Problem dissolving salicylic acid!

Unknown Member, PCF student
edited March 2014 in Formulating

I'm having a difficult time dissolving 2% salicylic acid. I’ve read over numerous of forums and here as well but I did not find any answers. I don’t want to incorporate any alcohol in the formula. I’ve tried using propylene glycol with heat, which seemed to work but after a day SA started to recrystallize. I tried to increase the amount of propylene glycol and again it was unsuccessful. 

Does anyone have any idea what went wrong? Any advice would be helpful. Thank you guys!

Comments

  • mix it with alcohol it will dissolve easily or use glycols.. or tween mix together and heat up till 40-45C
  • DavidWDavidW Member, PCF student
    What is your end product?  What else is in your formula?  Salicylic Acid is finicky sometimes.  Need more info to help you.
  • Chemist77Chemist77 Member, PCF student
    David is right, without knowing the product it is difficult to opine.
    Though for a feet callus remover I used MPG, 2% Salicylic Acid, DPG and a surfactant to aid in solubility. I have a stable formula with no recrystallization even after months.
  • MicroformulationMicroformulation Member, Professional Chemist
    You could consider an easier Salicylic acid such as Salvona's product. Much easier to work with especially at the lower level you need.

    http://www.innovadex.com/documents/1126638.pdf?bs=4678&b=195800&st=1&sl=28010429&crit=a2V5d29yZDpbc2Fsdm9uYV0gPiBJbmdyZWRpZW50cw==&k=salvona
    markfuller@microformulation.com Microformulation.com Microformulation Cosmetic Consulting provides Custom Formulations for both large Commercial accounts as well as smaller entrepreneurs. We can provide Naturally compliant Formulations under the NSF, NPA, Whole Foods and USDA Organic Certifications. BS.Pharm Albany College of Pharmacy, Union University.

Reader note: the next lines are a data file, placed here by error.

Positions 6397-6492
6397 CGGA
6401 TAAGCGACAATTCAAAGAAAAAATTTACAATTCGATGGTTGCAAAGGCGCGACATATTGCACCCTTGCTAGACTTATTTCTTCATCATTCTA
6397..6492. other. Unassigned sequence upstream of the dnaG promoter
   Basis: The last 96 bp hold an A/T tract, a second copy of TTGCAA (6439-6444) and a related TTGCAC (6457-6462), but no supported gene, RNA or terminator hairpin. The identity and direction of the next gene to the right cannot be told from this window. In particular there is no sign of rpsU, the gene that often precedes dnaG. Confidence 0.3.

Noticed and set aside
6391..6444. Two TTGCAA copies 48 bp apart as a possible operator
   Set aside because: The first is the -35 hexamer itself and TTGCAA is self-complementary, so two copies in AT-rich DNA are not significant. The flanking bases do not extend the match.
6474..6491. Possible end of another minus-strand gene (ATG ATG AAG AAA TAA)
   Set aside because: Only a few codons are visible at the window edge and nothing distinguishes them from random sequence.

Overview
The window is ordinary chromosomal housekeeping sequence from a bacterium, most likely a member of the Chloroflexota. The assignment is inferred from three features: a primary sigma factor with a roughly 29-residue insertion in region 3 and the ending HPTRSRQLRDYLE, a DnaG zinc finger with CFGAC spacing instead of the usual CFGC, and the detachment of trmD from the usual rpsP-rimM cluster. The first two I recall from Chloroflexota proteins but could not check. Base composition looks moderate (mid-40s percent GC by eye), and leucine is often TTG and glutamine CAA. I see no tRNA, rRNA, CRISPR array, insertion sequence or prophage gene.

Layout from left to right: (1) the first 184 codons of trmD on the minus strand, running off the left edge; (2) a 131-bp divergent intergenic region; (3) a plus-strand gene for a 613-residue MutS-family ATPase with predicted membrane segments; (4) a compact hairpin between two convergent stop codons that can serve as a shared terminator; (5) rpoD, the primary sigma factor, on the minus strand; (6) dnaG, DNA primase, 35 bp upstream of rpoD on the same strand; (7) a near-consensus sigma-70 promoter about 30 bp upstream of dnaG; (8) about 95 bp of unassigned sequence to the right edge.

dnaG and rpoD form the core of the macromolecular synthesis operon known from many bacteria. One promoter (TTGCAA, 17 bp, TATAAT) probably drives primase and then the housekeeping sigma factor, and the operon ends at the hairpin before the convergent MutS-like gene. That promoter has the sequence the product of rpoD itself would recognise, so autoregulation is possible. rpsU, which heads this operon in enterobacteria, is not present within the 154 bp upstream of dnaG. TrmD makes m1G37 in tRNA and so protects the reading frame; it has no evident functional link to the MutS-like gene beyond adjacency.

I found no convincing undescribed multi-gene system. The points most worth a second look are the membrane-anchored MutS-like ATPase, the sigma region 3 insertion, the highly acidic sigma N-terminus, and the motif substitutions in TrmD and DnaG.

• Unknown Member, PCF student
    edited March 2014

    Thanks for responding guys! 

    I'm trying to make a very basic 2% clear salicylic gel for acne/blemish skin with pH ~3.5. I've used propylene glycol to dissolve salicylic acid with the aid of heat. Then I incorporated this mixture into the gel I preped prior using hydroxyethylcellulose. Glycerin was also added along with other extracts in this gel. That was pretty much it!

    Any thoughts? 

  • Chemist77Chemist77 Member, PCF student
    Add a little Disodium Lauroamphoacetate and a little DPG, should keei it clear if you have recrystallization issue.
  • DavidWDavidW Member, PCF student
    I have always found with a lot of water in the formula the sal acid drops out.  However, I usually work with higher amounts of sal acid.

    If you are making a face wash it should stay.
  • Have you tried adding the HEC at the end of your formulation process? First mix the SA with the PG. Then add it to the water AND THEN try to incorporate the HEC last.
  • Bill_TogeBill_Toge Member, Professional Chemist
    edited March 2014
    if you don't want to use alcohol, surfactants and co-solvents are the way to go

    I've found ethoxydiglycol/diethylene glycol monoethyl ether works well at low levels (1-2%)

    also, at my last workplace we produced a medicated shampoo with 2% salicylic acid, about 11% active SLES and no organic solvents; provided the batch was heated to 40-50°C prior to addition, and the salicylic acid was given enough time to mix in (1-2 hours for a 5000kg batch), we had no solubility issues even at low temperatures
    UK based formulation chemist. Strongest subjects: hair styling, hair bleaches, hair dyes (oxidative and non-oxidative) I know some stuff about: EU regulations, emulsions (O/W and W/O), toothpaste, mouthwash, shampoos, other toiletries
  • ZinkZink Member
    edited March 2014
    See my thread about the same issue in a oil in water emulsion:
    https://chemistscorner.com/cosmeticsciencetalk/discussion/222/acidic-scar-healing-lotion-curdled-under-cooldown-help-me-fix-my-recipe#Item_10

    I've modified a solubility table to show how many grams of SA will dissolve in a liter (typ 1000 grams) of solvent and est how many % of solvent you'll need in your 2% formula not accounting for the specific gravity of the solvents.

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